First I have to admit that I've been as addicted to The West Wing this past year as I was to Saturday movies when I was a child. I think I've seen every episode at least three or four times since I found the reruns on Bravo during a recent illness. I've developed quite an attachment to several of the characters, especially CJ, because she's tall like I am and because she reacts exactly the way I would in any given situation. Then there's Donnatella Moss, who reminds me of my oldest and dearest friend. Of course I love Charlie, Margaret, Josh, Toby and Leo, too.
Because of the issues they're involved with I've come to realize how little Democrats understand Republicans. Although they give lip service to the other side, they really don't "get it" and their alternate-stand arguments rarely touch real points.
I laugh at their mistakes (their reseachers make some serious goofs sometimes -- like having Air Force One fly out of Nashville instead of Knoxville after the "President" visits Oak Ridge). Dumb mistakes like that just add to my enjoyment -- as did the "President's" argument against homosexuality in another episode. I guess their main problem is that they can't tolerate Republicans enough to have one on their research staff. But never mind -- it's a great show and it's amusing on multiple levels.
But listen to what their producer recently said: "I don't see any way to write 'The West Wing' for current Bush voters. I couldn't possibly write a heroic president who goes to war for an announced reason that turns out to be false and changes his story about how he went to war. There's nothing in the Bush presidency that holds up for a 'West Wing'-style presidency, which is a fundamentally honest and honorable administration." --Lawrence O'Donnell advertising his need for a check on reality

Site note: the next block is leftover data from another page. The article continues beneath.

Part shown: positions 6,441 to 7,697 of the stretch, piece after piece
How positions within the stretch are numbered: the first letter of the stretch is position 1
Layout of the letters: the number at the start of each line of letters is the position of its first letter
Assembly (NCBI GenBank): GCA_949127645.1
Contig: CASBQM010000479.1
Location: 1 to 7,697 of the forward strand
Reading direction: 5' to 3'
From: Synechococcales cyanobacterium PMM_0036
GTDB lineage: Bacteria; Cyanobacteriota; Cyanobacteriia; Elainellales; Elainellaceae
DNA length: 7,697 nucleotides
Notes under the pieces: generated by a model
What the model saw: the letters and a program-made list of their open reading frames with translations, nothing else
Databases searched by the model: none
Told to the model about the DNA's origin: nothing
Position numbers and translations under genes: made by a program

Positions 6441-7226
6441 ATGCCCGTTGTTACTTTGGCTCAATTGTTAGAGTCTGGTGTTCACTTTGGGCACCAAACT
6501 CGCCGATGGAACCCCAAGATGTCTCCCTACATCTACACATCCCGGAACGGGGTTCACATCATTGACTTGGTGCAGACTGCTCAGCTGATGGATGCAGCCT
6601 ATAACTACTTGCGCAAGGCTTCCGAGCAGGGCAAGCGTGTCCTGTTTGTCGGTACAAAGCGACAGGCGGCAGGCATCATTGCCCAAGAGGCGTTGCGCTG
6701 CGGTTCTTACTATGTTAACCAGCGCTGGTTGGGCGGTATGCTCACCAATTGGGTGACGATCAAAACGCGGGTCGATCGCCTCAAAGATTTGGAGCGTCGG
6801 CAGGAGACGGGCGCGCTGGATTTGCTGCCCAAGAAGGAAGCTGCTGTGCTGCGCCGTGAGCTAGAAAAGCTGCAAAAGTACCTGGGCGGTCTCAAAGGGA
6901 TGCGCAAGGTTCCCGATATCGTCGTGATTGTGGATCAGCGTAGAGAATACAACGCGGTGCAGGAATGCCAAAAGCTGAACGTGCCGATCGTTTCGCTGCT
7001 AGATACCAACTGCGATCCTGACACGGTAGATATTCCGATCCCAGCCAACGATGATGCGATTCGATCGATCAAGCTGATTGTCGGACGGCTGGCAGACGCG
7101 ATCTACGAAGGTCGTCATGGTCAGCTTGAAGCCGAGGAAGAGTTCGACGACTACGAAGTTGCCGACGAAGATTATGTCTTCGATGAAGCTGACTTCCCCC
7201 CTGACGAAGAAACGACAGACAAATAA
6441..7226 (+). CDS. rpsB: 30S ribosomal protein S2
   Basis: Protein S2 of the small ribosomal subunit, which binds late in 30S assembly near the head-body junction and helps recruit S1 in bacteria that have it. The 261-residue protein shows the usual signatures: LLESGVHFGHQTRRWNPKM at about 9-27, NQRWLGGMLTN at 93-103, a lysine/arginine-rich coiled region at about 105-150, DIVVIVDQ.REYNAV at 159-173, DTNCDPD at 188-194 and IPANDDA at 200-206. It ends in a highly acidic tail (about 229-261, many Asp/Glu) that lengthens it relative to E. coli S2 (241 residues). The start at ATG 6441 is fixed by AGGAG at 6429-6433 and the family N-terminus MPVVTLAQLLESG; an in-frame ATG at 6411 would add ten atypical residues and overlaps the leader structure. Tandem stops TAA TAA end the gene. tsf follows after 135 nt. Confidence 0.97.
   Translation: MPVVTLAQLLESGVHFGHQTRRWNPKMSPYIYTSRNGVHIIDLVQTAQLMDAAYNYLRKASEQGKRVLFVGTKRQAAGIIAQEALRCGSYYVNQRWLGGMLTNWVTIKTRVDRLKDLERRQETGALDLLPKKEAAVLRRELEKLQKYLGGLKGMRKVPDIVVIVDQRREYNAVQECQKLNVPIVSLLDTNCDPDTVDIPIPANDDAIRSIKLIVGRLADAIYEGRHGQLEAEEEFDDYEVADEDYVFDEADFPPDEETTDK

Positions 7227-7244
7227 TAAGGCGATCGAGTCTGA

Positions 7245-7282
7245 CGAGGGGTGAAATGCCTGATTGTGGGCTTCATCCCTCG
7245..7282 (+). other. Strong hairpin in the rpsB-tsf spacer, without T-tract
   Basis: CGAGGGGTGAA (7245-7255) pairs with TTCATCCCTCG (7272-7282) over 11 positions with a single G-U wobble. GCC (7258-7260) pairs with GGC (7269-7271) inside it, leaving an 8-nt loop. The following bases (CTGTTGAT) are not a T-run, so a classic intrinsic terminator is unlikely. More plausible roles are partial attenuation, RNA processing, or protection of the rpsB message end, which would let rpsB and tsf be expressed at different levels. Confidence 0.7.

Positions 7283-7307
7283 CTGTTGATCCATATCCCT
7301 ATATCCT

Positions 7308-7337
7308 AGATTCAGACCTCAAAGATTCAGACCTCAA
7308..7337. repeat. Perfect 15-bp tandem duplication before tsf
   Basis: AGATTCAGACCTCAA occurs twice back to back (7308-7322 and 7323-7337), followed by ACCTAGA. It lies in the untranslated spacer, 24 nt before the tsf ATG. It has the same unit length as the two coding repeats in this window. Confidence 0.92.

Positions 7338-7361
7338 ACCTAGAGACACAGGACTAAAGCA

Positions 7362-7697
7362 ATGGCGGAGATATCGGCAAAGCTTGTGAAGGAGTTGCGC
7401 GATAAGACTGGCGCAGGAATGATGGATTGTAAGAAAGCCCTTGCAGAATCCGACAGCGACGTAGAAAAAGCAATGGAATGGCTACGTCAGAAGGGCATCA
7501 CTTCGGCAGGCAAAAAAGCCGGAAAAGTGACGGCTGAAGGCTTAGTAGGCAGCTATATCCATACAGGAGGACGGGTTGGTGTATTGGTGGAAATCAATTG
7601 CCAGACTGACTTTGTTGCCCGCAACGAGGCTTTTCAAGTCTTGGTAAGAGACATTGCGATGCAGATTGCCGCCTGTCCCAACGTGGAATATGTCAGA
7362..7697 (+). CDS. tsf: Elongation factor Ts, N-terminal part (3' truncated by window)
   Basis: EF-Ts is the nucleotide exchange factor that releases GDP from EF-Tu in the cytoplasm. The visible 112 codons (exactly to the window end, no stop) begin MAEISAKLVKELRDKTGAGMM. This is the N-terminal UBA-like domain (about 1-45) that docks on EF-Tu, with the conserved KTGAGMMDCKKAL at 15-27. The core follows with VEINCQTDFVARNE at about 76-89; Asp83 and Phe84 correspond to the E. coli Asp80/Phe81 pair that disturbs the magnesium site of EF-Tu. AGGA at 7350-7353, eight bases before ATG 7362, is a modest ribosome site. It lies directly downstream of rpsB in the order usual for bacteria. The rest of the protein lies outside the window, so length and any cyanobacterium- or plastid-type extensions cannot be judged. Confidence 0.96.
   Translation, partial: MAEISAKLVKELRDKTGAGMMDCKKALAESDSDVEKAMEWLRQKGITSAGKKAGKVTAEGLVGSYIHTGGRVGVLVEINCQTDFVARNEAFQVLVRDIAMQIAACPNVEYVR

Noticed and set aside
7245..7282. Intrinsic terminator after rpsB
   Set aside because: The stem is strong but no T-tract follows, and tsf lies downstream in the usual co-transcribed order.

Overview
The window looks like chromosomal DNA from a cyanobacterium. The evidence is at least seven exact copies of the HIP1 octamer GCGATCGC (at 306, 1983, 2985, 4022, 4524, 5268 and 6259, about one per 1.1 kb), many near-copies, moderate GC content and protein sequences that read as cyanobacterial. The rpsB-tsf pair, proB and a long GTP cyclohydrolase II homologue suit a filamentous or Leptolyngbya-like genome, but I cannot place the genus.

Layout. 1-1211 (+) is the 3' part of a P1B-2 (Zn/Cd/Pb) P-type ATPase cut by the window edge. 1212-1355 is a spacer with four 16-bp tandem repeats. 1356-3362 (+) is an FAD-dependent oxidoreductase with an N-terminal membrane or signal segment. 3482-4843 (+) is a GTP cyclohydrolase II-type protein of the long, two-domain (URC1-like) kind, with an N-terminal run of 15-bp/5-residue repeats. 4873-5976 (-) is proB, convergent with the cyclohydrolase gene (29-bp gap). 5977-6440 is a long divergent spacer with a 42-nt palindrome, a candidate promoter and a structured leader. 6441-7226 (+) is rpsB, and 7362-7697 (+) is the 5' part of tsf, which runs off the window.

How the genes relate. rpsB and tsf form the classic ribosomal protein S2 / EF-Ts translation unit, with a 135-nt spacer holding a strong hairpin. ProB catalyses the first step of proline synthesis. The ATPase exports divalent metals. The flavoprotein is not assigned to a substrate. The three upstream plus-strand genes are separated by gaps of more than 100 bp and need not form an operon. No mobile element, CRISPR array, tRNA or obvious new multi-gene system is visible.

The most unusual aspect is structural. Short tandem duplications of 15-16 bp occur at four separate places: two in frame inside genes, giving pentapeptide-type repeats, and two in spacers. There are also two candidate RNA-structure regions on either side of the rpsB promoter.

Now let's get this straight. President Bush went to war in Iraq on mistaken intelligence that was so invasive that many other nations including the UN had the same reports. Also, he hasn't changed the reason he went to war; he has simply said it looks like we had bad intelligence.
On the other hand, the President in "The West Wing" intentionally deceived his staff and the electorate (he excused it by saying he didn't know he was going to win) about a serious illness (multiple sclerosis) and went through almost an entire year of episodes trying to clear that mess up. The situation became even more complicated when the staff discovered that the Chief of Staff was not only a recovered alcoholic but had been involved in drug therapy. That was not exactly above board and honest, was it?
Besides, The West Wing has never been written for Bush voters. That's part of its appeal to this conservative. The issues have always been liberal ones and the writers take obvious glee in shouting down what they conceive as conservative issues as in the tirade the President lets loose on a "conservative" reporter on the homosexuality issue mentioned above.
But the idea that the President portrayed by Martin Scheen is somehow more "honest" and "honorable" than President Bush is a HUGE laugh. Scheen's president curses God in one episode and keeps the press at bay while he invades a country in another. He deceives his wife and his staff when he decides to run for a second term. You'd think dealing with situations like that, fiction though they are, would make the writers, producers and actors more sensitive to the problems of a sitting President. Perhaps, though, the fact that O'Donnell and crew can make their situations come out the way they want makes them immune to reality.
And besides, that whine can give O'Donnell an excuse to quit. The show is, after all, six or seven years old. I'm loving CJ as Chief of Staff and see a romance coming between Leo and his nurse but what the heck, it's all for fun isn't it? Well, isn't it?